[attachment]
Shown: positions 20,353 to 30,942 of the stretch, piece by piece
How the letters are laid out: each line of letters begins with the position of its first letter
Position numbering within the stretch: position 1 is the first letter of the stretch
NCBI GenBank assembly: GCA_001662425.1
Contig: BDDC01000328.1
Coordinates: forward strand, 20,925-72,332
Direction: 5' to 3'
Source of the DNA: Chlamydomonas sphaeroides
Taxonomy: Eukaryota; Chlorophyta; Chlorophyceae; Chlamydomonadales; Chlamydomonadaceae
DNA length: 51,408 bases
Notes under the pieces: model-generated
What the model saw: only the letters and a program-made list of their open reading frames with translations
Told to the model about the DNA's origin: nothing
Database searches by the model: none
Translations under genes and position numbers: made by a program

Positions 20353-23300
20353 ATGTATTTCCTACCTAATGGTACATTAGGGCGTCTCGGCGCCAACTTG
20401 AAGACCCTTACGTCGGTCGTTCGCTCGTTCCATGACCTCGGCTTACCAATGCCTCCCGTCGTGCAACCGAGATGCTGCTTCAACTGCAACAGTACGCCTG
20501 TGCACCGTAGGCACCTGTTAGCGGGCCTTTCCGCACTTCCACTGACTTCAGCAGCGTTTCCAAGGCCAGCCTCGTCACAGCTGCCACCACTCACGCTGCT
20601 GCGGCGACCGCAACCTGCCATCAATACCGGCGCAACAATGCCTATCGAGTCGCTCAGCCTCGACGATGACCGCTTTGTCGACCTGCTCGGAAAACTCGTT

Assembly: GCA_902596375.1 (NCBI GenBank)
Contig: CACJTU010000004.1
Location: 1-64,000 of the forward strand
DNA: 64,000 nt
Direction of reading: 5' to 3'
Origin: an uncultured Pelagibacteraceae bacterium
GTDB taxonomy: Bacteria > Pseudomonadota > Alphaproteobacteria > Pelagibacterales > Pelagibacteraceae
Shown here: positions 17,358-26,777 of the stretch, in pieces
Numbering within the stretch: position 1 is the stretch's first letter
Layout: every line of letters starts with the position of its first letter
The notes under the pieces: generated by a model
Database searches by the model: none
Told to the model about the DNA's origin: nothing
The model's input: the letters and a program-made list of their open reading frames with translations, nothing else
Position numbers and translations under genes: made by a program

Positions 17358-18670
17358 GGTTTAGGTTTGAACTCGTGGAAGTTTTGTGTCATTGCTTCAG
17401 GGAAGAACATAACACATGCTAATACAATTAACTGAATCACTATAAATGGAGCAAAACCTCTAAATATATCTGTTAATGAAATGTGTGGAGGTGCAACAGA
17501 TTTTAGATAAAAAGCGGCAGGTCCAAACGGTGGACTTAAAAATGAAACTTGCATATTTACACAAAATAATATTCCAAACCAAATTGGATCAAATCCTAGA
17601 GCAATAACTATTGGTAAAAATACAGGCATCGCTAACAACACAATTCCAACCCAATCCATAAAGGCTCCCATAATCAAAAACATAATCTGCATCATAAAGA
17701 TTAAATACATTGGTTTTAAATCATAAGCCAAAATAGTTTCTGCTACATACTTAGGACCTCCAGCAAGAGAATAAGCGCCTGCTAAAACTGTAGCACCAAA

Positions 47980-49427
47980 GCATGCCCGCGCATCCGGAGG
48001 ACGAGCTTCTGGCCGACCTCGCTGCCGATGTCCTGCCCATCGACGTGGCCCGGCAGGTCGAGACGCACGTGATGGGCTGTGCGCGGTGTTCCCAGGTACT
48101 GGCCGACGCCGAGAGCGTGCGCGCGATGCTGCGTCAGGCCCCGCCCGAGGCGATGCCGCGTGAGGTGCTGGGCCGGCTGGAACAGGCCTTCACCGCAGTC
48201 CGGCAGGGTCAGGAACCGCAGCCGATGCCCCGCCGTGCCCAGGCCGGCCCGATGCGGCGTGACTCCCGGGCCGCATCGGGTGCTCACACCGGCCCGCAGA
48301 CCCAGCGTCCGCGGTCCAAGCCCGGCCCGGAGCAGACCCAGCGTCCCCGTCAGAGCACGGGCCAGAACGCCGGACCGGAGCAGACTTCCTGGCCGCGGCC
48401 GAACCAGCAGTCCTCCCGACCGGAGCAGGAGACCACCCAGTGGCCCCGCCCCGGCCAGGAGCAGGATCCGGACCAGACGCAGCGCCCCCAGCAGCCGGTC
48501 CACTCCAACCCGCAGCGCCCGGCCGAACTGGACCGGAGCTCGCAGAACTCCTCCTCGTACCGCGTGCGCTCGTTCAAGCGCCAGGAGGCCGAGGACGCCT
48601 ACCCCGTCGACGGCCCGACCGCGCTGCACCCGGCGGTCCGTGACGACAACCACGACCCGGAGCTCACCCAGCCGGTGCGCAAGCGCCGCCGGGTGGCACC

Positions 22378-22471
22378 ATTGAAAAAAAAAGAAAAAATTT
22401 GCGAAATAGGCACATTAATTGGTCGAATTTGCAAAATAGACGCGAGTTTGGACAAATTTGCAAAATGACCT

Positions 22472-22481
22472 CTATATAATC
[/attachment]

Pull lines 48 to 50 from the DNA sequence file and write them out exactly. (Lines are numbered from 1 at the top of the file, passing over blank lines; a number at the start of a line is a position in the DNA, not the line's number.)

48401 GAACCAGCAGTCCTCCCGACCGGAGCAGGAGACCACCCAGTGGCCCCGCCCCGGCCAGGAGCAGGATCCGGACCAGACGCAGCGCCCCCAGCAGCCGGTC
48501 CACTCCAACCCGCAGCGCCCGGCCGAACTGGACCGGAGCTCGCAGAACTCCTCCTCGTACCGCGTGCGCTCGTTCAAGCGCCAGGAGGCCGAGGACGCCT
48601 ACCCCGTCGACGGCCCGACCGCGCTGCACCCGGCGGTCCGTGACGACAACCACGACCCGGAGCTCACCCAGCCGGTGCGCAAGCGCCGCCGGGTGGCACC